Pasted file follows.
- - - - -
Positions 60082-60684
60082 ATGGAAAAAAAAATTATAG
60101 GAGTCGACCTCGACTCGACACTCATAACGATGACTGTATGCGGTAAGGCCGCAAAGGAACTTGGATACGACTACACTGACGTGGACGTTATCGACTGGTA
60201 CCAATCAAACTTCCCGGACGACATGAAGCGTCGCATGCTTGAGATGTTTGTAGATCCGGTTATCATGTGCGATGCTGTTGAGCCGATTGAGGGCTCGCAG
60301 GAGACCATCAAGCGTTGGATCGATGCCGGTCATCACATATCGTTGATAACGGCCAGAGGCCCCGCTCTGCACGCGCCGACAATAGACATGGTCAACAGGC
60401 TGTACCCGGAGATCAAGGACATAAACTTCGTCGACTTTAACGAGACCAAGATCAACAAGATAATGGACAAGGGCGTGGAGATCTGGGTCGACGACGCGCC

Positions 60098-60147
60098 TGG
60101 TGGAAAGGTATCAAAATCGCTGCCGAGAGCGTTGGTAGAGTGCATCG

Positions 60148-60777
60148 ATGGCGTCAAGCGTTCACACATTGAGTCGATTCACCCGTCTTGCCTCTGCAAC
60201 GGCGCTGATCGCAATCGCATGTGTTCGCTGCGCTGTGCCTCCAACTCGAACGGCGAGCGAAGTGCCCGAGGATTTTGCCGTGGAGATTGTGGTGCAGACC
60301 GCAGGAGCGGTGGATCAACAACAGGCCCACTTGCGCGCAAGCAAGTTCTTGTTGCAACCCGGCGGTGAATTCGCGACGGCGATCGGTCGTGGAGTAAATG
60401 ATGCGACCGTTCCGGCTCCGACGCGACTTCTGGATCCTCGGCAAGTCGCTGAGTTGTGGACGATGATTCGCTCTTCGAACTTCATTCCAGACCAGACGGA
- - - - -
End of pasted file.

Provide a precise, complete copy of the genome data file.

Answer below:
Positions 60082-60684
60082 ATGGAAAAAAAAATTATAG
60101 GAGTCGACCTCGACTCGACACTCATAACGATGACTGTATGCGGTAAGGCCGCAAAGGAACTTGGATACGACTACACTGACGTGGACGTTATCGACTGGTA
60201 CCAATCAAACTTCCCGGACGACATGAAGCGTCGCATGCTTGAGATGTTTGTAGATCCGGTTATCATGTGCGATGCTGTTGAGCCGATTGAGGGCTCGCAG
60301 GAGACCATCAAGCGTTGGATCGATGCCGGTCATCACATATCGTTGATAACGGCCAGAGGCCCCGCTCTGCACGCGCCGACAATAGACATGGTCAACAGGC
60401 TGTACCCGGAGATCAAGGACATAAACTTCGTCGACTTTAACGAGACCAAGATCAACAAGATAATGGACAAGGGCGTGGAGATCTGGGTCGACGACGCGCC

Positions 60098-60147
60098 TGG
60101 TGGAAAGGTATCAAAATCGCTGCCGAGAGCGTTGGTAGAGTGCATCG

Positions 60148-60777
60148 ATGGCGTCAAGCGTTCACACATTGAGTCGATTCACCCGTCTTGCCTCTGCAAC
60201 GGCGCTGATCGCAATCGCATGTGTTCGCTGCGCTGTGCCTCCAACTCGAACGGCGAGCGAAGTGCCCGAGGATTTTGCCGTGGAGATTGTGGTGCAGACC
60301 GCAGGAGCGGTGGATCAACAACAGGCCCACTTGCGCGCAAGCAAGTTCTTGTTGCAACCCGGCGGTGAATTCGCGACGGCGATCGGTCGTGGAGTAAATG
60401 ATGCGACCGTTCCGGCTCCGACGCGACTTCTGGATCCTCGGCAAGTCGCTGAGTTGTGGACGATGATTCGCTCTTCGAACTTCATTCCAGACCAGACGGA